Hiring a highly skilled attorney to handle your divorce helps lead to a favorable outcome. Unfortunately, some individuals manage to block their spouse from hiring the attorney of their choice even if they choose not to use the attorney as their own attorney. You may have heard of this tactic in popular TV shows like “Succession” or “The Sopranos.” In this article, we take a look at what “conflicting out” means, how it can affect your divorce case, and what to do.

How “Conflicting Out” Can Affect Your Divorce Case

What Is Conflicting Out?

After consulting with a divorce attorney to discuss your case, the lawyer is bound by the attorney-client privilege, even if you decide not to hire the lawyer. That means that the attorney you consult with can’t represent your spouse in the matter because they have a conflict of interest preventing them from taking up the case.

The idea is that the attorney cannot legally consult with your spouse or represent them because it might bias the proceedings and result in a more favorable outcome for one of the parties involved. According to the code of professional ethics in practicing law, once a prospective client discusses their case in detail, the attorney can’t reveal the details of it to anyone else or otherwise use those details against them.

Who Does it Apply To?

This rule generally also applies to the other lawyers in the law firm, not just the specific attorney consulted.  For example, if an attorney does a consult with the husband on the divorce case, this attorney could no longer be retained to represent the wife in the divorce case, even if the husband decides not to retain the lawyer for the divorce.  This consult with the husband then also excludes the lawyer’s partner and junior associates from representing the wife, even though they never spoke with the husband personally.  Generally, if one lawyer at a firm does a consultation with one spouse, the whole firm is excluded from being retained by the other spouse, even if the consulting spouse hires a different attorney.

Attorneys must keep records, often known as a conflict log, of whom they consult with and have represented, allowing them to screen prospective clients for conflicts. The conflict rule protects both parties involved in the divorce, ensuring that any details you share with the attorney remain private.

Conflicting out offers protection to prospective clients as it ensures that the lawyer can’t later be retained by the opposing party and use that information against you.

What constitutes the level of detail to conflict out an attorney can depend on the specific situation and type of case.  The tricky cases are often ones where someone just wants “general advice” or has just a “quick question” and often may occur in a social setting or brief interaction.  Other tricky cases may be where the prospective client decides to send specific case information to an attorney unsolicited and outside of a more formal consultation setting.  Although this may not be a technical conflict in some situations, many attorneys will still decline the representation due to the mere appearance of a conflict.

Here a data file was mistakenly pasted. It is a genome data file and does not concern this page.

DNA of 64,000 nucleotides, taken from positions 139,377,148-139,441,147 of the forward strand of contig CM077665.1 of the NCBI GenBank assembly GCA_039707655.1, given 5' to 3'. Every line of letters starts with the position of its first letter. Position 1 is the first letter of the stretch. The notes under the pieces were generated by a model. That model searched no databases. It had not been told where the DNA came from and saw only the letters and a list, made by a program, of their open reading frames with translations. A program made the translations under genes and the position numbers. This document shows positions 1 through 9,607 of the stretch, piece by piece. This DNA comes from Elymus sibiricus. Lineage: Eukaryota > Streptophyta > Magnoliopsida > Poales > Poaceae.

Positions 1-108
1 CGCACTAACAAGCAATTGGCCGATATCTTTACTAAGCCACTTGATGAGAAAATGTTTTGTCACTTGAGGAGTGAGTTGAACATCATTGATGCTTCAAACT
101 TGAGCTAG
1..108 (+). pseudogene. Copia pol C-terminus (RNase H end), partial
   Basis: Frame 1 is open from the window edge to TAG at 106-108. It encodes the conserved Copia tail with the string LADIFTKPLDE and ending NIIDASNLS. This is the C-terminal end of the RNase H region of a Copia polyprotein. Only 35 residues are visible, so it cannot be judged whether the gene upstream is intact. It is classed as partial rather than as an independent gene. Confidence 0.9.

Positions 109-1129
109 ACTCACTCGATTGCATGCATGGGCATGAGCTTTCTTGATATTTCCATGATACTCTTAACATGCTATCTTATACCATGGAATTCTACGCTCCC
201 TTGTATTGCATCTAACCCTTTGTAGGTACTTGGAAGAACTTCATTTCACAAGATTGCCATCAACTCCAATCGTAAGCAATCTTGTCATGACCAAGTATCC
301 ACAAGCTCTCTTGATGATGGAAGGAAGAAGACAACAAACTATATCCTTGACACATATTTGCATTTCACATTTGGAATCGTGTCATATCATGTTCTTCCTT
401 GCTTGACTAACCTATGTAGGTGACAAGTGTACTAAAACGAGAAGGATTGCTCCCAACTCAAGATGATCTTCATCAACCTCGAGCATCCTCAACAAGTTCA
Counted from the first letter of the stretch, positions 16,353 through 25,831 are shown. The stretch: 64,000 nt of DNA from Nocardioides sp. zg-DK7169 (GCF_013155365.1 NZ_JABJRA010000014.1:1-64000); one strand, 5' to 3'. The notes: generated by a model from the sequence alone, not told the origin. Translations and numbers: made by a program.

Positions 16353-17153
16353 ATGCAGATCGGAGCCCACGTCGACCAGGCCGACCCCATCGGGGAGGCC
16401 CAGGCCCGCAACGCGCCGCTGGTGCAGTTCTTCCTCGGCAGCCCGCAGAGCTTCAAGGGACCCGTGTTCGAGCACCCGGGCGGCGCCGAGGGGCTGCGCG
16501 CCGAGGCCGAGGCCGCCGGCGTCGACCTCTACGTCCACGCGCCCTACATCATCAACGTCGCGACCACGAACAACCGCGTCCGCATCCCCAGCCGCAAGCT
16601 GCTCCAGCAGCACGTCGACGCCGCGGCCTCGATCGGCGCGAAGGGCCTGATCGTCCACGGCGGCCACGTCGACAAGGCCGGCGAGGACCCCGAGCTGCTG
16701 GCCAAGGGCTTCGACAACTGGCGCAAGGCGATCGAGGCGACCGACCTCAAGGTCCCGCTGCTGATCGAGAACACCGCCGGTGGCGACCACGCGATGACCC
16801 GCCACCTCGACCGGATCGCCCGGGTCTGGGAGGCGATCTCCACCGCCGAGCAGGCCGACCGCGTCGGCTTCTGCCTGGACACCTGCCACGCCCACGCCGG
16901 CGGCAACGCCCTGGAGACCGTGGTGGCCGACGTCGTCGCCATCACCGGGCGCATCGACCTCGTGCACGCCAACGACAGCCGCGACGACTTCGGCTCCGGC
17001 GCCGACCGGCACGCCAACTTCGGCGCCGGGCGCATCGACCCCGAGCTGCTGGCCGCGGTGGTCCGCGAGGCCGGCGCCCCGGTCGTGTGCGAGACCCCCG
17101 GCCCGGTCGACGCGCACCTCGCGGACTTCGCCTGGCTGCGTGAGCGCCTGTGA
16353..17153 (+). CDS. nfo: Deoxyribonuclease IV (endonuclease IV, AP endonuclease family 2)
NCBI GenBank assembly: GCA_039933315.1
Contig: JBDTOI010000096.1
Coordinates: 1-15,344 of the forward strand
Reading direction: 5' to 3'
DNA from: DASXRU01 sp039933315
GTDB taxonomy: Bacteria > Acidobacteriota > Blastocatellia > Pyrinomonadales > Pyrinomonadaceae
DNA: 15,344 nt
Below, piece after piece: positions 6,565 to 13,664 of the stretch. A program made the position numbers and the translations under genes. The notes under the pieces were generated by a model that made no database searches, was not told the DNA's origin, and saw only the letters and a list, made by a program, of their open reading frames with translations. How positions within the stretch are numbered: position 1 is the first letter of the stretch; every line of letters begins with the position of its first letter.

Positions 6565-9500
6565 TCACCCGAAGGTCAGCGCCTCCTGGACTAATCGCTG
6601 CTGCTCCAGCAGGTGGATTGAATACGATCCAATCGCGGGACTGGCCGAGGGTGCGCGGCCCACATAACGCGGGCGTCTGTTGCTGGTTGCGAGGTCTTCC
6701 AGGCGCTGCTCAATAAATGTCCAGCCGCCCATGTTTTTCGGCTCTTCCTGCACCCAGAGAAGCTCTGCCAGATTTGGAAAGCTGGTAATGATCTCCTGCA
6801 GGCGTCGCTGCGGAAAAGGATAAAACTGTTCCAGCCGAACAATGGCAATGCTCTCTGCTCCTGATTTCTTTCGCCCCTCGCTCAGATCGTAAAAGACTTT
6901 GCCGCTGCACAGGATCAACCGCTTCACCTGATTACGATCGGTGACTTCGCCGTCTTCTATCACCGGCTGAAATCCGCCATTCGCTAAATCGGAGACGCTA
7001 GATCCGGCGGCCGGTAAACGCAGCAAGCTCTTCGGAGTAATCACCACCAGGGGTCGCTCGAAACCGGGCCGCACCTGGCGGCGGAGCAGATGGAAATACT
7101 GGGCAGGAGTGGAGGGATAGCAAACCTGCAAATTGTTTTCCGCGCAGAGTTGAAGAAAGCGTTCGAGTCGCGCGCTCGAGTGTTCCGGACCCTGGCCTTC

Other situations may occur where the spouse uses their former name or non-legal name for the consultation and thus the conflict log won’t necessarily show a conflict with the other party contacts to schedule a consultation and tells the attorney their spouse’s current or true legal name

Ethics & Conflicting Out

While the conflicting out rule is to protect prospective clients, some prospective clients abuse the rule to try to prevent the other party from finding local representation.  This is easier to do in smaller communities where the number of available attorneys tends to be more limited.

For example, one spouse might attend consultations with all the experienced and affordable attorneys in the area, even if they have already decided which attorney they want to hire.  As a result, the other spouse’s choice of attorneys is now very limited.  Especially if you live in a smaller community, you may be forced to pay a higher retainer to hire an attorney outside of the area as the local attorneys have all been successfully conflicted out by your spouse’s prior consultations.

Not only will you be paying a higher retainer and potentially the attorney’s additional travel time, but your spouse may have a procedural advantage if your attorney is not as experienced with your assigned judge or as familiar with some of the often-unwritten local court processes.

What to Do if You’re Conflicted Out

The good news is that most communities are large enough that there will be many good options for representation and that it would be very difficult and time-consuming for a spouse to conflict out all the top attorneys in a larger community.  However, if you reside in a smaller community or have some very unique facts to your case, the danger of your spouse conflicting out the experienced attorneys can be real.

The best approach to prevent being conflicted out is to prevent it from happening in the first place. Hire your choice of attorney as soon as possible after your spouse notifies you of their intention to file for divorce. Don’t leave the situation to unfold without taking action, or you could find yourself at a severe disadvantage in the divorce proceedings.

Additional Information: § 3-501.10. Imputation of conflicts of interest; general rule. – State of Nebraska Judicial Branch

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The information you obtain at this site is not, nor is it intended to be, legal advice. You should consult an attorney for advice regarding your individual situation.